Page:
Empty Nets: Fisheries Future?

I leave you with a visual, and a word of hope.

Once we were innocent of the knowledge of how much and how quickly our resource demands took from the planet’s finite or slowly-covering stock of stuff. Now we can stop taking before it’s too late. We have eyes in the sky. I’ll feature some of them from time to time here.

This morning, it’s fishing pressure. We know where the boats are.

There are a lot of fishing boats in the sea–and now we can see them. OnEarth

From the opening image of the global fishing map, scroll down for the rest of the story. Its not just the NUMBER of fishing ships that is pushing fish stocks past tipping points. It’s the short sighted but very “efficient” methods of profit-taking that are more like the sub-surface strip mining  of living things.

Having some objective measures of our impact on a failing resource that feeds hundreds of millions, there is currently serious talk of banning fishing on the “high seas”, leaving a sanctuary for some fish stocks.

“A study last year found that a ban would be a triple win: It would increase fishery profits, fishery yields, and improve fish stock conservation dramatically.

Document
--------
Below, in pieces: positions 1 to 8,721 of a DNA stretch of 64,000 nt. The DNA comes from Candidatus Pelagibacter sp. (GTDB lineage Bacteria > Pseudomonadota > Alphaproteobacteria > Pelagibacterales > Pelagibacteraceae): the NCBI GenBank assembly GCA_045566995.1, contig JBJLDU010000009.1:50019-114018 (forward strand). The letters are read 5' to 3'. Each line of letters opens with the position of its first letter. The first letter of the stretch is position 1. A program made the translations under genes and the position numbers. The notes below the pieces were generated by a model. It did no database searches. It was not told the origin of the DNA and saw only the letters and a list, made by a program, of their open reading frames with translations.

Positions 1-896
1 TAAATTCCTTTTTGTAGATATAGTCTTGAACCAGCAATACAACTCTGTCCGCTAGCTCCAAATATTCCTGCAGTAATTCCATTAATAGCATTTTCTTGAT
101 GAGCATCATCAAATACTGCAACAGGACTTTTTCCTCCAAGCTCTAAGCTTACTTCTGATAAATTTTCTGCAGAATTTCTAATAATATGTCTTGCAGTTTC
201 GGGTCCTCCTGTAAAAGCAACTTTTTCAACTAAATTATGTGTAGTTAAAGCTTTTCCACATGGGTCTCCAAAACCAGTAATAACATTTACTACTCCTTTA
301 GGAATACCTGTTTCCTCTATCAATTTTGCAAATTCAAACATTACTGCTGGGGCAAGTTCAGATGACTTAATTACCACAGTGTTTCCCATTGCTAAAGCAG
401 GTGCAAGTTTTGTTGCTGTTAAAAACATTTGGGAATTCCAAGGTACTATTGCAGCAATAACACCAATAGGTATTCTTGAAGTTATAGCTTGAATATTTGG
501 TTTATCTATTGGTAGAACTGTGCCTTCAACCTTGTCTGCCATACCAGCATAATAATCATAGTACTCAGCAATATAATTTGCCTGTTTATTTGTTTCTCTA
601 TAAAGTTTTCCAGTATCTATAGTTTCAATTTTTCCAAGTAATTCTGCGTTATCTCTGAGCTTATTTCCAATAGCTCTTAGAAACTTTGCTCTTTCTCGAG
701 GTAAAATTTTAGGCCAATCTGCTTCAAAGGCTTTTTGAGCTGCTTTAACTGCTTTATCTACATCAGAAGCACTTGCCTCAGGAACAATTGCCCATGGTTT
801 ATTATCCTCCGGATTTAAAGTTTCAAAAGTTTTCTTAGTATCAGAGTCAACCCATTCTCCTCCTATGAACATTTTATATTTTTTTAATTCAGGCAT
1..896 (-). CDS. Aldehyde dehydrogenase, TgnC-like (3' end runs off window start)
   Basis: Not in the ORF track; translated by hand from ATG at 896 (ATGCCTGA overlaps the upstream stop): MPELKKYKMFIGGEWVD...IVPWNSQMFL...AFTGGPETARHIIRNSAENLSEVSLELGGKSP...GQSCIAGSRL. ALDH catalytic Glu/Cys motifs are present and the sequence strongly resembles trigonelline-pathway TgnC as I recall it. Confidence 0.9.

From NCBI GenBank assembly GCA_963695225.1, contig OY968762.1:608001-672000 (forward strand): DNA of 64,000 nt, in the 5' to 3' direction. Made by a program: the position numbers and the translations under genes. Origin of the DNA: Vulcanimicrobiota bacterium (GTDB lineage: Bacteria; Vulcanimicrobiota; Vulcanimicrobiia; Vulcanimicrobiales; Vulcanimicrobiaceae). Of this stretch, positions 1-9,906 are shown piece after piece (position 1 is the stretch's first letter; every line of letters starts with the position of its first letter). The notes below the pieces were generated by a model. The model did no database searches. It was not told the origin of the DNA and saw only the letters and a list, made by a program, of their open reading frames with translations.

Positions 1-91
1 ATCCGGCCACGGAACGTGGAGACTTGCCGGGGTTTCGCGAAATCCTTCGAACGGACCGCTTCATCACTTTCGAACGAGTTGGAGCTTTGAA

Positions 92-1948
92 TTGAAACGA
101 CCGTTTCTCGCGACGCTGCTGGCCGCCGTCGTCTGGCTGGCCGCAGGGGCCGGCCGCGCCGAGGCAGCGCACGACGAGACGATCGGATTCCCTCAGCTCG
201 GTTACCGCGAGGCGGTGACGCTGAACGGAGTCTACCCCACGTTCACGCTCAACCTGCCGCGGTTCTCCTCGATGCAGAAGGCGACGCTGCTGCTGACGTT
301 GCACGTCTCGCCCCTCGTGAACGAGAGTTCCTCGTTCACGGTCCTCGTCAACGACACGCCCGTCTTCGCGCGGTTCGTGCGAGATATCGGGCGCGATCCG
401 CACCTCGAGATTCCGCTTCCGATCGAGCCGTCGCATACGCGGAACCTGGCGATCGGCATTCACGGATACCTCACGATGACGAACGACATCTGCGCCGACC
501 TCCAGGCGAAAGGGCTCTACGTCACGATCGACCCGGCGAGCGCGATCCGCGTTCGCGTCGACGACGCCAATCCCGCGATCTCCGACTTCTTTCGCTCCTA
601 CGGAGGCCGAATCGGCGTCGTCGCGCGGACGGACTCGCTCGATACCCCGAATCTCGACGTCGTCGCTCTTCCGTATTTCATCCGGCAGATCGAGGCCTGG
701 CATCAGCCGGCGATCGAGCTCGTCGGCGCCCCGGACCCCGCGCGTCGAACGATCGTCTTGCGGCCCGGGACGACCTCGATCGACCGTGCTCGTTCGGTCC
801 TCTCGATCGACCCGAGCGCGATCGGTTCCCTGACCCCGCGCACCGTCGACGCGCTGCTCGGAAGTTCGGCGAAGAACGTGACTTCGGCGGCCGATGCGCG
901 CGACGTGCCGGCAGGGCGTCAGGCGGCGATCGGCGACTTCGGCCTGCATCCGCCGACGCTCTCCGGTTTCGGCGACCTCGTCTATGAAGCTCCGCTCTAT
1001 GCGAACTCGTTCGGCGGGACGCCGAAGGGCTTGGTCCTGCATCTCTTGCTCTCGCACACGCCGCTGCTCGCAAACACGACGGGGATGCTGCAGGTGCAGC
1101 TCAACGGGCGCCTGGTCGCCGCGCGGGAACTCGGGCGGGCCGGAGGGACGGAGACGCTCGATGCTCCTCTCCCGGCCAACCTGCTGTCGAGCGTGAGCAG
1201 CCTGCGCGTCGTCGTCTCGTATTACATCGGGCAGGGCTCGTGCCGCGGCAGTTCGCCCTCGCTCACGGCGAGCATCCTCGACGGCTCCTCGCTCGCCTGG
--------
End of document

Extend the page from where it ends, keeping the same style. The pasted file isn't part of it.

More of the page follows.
Since many fish caught on the high seas also migrate into coastal areas, closing fishing in international waters would both serve as a protected reservoir and cause “spillover,” therefore boosting coastal catches by at least 18%, according to Sumaila’s estimates. If that was achieved, overall catches globally would at least stay the same and probably would increase..” FastCoExist

This is the kind of pro-active thinking that just might allow us to re-order our economy as if the planet and people really mattered.

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Fred First holds masters degrees in Vertebrate Zoology and physical therapy, and has been a biology teacher and physical therapist by profession. He moved to southwest Virginia in 1975 and to Floyd County in 1997. He maintains a daily photo-blog, broadcasts essays on the Roanoke NPR station, and contributes regular columns for the Floyd Press and Roanoke's Star Sentinel. His two non-fiction books, Slow Road Home and his recent What We Hold in Our Hands, celebrate the riches that we possess in our families and communities, our natural bounty, social capital and Appalachian cultures old and new. He has served on the Jacksonville Center Board of Directors and is newly active in the Sustain Floyd organization. He lives in northeastern Floyd County on the headwaters of the Roanoke River.

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